We thank all the consultants who contributed data to the study, the data collection officers for their help, and the research staff at the Centre for Multilevel Modelling, University of London, for their invaluable help in developing the hierarchical models. Hospitals and trusts that contributed data were Addenbrooke's NHS Trust, Aintree University Hospital, Airedale NHS Trust, Barnet General Hospital, Bishop Auckland General Hospital, Broomfield Hospital, Chorley General Hospital, Colchester General Hospital, Furness General Hospital, Glenfield Hospital, Harefield Hospital, Harrogate District Hospital, Huddersfield Royal Infirmary, Ipswich Hospital, Kingston Hospital, Leicester Royal Infirmary, Leighton Hospital, Macclesfield District General Hospital, Maidstone General Hospital, Newham General Hospital, Norfolk and Norwich NHS Trust, North Staffordshire City General Hospital, Queen Alexandra Hospital, Queen Elizabeth Hospital, Queen Mary's Hospital, Royal Bolton Hospital, Royal Bournemouth Hospital, Royal Free Hospital, Royal Hull Hospitals NHS Trust, Royal Lancaster Infirmary, University Hospital Lewisham, Watford General Hospital, West Wales General Hospital.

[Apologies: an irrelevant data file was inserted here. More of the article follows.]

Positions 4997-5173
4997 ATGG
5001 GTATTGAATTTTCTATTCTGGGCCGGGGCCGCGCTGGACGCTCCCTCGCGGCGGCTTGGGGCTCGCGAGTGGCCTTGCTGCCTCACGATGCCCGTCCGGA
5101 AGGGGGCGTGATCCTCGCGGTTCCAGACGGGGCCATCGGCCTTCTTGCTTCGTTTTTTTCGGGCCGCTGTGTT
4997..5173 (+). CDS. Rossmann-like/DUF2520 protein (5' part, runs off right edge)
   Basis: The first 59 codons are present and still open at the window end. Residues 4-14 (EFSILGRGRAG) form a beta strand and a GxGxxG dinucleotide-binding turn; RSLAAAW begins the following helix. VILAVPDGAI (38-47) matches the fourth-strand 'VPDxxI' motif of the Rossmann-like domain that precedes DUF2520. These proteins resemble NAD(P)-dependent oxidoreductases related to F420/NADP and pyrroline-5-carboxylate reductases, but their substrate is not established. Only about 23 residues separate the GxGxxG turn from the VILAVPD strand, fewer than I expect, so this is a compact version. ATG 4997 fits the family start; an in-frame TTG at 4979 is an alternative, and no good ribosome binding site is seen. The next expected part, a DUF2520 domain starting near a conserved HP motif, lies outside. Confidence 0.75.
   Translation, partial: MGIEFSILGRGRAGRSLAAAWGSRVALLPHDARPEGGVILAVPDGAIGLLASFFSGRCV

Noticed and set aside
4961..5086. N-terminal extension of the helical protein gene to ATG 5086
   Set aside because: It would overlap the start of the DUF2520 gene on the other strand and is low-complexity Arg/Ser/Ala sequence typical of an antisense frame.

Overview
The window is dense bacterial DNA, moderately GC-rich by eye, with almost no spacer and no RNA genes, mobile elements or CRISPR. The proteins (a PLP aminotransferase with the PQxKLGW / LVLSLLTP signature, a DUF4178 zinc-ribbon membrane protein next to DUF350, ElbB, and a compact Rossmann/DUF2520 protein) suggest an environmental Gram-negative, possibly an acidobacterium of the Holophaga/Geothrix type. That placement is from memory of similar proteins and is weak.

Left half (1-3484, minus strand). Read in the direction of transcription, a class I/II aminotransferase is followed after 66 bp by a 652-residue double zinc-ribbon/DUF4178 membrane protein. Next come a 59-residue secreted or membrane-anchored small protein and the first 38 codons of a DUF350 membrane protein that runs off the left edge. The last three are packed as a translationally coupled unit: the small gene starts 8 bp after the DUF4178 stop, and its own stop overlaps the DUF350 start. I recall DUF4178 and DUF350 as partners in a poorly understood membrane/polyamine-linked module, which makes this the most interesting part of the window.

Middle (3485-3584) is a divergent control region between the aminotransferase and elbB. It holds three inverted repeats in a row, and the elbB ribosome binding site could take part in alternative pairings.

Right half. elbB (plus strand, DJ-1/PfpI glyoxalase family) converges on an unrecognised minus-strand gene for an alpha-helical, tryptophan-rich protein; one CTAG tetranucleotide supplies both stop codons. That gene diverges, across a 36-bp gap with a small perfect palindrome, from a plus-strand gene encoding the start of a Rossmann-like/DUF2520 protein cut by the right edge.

Contributors: PPT, ISB, and JDP devised the original research and obtained funding. PPT, ACS, and PMcC were responsible for the completion and validation of the RISC and ASCOT datasets respectively. PPT and JDP analysed the data. PPT drafted and edited the paper and JDP and PMcC revised it. All authors contributed comments and corrections on the final draft. PPT and PMcC are the guarantors for the study.
Funding The Hue Falwasser Fellowship of the Royal College of Surgeons of England. The guarantors accept full responsibility for the conduct of the study, had access to the data, and controlled the decision to publish.
Competing interests None declared.
Ethical approval: The multicentre research ethics committee for Wales.